Vilma Bautista, the former secretary to one-time Philippines legislator and former first lady Imelda Marcos, faces up to 25 years in prison for selling a Monet Water Lillies painting that once adorned an Upper West Side townhouse Marcos used. Bautista had kept the Monet and several other works hidden for nearly three decades, then started quietly trying to sell them in 2009. She managed to arrange the sale of Monet's Le Bassin aux Nymphéas for $43 million, $28 million of which a British gallery deposited in Bautista's account in 2010. That same year, Bautista paid $80 in taxes, which is what eventually led prosecutors to the "white-collar cold case," as District Attorney Cyrus Vance called it.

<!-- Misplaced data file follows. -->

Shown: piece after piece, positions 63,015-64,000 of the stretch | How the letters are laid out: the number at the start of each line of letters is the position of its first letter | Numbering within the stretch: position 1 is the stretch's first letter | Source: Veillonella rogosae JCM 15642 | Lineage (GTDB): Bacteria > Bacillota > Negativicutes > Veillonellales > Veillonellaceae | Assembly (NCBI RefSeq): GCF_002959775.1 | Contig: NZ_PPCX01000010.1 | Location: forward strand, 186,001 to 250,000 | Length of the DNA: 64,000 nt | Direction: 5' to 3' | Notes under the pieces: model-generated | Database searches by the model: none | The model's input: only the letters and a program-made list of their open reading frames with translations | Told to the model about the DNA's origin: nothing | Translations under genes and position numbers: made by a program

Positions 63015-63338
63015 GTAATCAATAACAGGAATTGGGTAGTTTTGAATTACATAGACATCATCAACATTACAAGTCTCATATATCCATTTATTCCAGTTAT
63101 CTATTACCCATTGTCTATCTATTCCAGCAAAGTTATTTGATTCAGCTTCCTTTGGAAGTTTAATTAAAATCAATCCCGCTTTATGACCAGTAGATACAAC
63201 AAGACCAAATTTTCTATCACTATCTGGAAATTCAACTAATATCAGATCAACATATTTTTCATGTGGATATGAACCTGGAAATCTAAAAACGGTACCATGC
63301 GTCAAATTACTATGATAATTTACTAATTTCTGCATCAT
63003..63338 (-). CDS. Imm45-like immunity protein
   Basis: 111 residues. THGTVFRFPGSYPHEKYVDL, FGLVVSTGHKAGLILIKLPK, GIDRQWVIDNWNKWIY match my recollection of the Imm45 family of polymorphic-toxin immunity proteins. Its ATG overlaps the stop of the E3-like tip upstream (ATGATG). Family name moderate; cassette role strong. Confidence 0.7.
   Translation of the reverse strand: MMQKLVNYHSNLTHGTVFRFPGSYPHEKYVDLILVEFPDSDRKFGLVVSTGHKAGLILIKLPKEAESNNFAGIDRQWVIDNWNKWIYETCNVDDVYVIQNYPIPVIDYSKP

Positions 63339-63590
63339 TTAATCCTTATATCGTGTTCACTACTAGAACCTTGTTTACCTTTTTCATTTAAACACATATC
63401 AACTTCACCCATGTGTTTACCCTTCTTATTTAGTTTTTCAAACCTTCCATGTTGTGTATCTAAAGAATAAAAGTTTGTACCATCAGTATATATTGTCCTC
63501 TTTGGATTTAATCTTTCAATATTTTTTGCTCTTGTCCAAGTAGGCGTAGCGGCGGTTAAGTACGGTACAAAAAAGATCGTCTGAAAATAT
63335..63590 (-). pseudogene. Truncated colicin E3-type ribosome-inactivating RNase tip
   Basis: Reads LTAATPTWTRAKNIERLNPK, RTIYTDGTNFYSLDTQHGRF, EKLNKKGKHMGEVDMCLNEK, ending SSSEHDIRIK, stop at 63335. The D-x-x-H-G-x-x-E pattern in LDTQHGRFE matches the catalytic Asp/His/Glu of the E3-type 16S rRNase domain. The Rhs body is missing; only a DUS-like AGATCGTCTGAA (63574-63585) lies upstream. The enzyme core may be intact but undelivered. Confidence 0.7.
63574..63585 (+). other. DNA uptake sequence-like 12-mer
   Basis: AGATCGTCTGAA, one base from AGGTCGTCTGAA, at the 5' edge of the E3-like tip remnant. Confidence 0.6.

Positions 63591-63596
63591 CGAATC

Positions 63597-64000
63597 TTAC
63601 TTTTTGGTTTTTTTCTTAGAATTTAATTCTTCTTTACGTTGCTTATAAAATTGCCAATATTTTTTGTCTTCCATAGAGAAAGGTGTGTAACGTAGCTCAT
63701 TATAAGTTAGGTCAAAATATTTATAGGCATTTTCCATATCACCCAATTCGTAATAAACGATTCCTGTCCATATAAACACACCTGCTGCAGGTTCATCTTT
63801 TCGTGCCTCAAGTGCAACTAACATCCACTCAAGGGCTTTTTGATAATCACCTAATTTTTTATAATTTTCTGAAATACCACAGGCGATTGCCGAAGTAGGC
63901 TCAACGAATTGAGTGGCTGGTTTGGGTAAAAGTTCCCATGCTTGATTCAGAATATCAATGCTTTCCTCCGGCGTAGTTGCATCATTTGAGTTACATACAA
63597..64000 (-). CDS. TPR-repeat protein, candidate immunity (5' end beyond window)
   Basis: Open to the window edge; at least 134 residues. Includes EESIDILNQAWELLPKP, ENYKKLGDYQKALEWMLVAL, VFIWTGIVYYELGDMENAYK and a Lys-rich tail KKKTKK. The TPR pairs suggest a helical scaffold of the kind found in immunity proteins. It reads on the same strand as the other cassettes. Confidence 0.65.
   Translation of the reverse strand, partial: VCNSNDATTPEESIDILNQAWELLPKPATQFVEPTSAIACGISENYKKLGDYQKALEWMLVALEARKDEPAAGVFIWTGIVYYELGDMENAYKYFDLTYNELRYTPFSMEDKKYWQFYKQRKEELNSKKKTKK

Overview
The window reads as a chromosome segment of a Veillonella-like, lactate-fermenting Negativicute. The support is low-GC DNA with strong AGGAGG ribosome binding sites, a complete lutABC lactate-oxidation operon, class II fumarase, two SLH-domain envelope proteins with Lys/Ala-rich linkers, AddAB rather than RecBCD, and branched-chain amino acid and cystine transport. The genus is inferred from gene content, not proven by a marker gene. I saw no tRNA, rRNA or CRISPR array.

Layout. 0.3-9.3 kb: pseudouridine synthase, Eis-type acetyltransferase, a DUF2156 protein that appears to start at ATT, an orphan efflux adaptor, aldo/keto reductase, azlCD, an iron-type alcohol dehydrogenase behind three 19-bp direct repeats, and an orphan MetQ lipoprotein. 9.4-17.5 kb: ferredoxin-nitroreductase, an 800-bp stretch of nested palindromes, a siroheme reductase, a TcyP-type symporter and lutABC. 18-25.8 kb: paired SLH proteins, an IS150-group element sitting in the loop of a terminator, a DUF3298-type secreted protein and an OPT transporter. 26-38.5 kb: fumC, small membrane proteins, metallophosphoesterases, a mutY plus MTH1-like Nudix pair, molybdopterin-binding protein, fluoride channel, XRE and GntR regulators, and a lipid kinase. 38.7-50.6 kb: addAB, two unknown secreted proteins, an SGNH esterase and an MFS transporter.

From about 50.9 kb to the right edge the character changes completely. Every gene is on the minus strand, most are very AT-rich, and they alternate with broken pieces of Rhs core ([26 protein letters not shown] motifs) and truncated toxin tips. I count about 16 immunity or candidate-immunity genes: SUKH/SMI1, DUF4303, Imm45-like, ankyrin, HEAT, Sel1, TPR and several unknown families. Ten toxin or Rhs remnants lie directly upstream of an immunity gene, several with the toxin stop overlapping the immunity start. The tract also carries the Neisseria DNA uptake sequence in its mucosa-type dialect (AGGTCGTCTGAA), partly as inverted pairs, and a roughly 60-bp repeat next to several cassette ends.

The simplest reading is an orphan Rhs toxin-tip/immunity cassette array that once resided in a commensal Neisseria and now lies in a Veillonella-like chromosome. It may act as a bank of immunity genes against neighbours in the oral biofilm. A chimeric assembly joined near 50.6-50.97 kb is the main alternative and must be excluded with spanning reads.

"That deal had gone forward even though the only evidence Ms. Bautista possessed that she was authorized to sell the painting was a single-page document from 1991, purportedly signed by Mrs. Marcos," The New York Times reported. Bautista worked with her two nephews to sell the painting in a deal that, according to the Times, "transferred one of the Monets — the majestic 'Le Bassin aux Nymphéas' — from Ms. Bautista to a Panamanian company, then to a London gallery and finally to Alan Howard, a hedge fund manager in Switzerland." As prosecutor Ted Starishevsky put it, "Everyone held their noses and closed their eyes because it was in their shared financial interest to do so."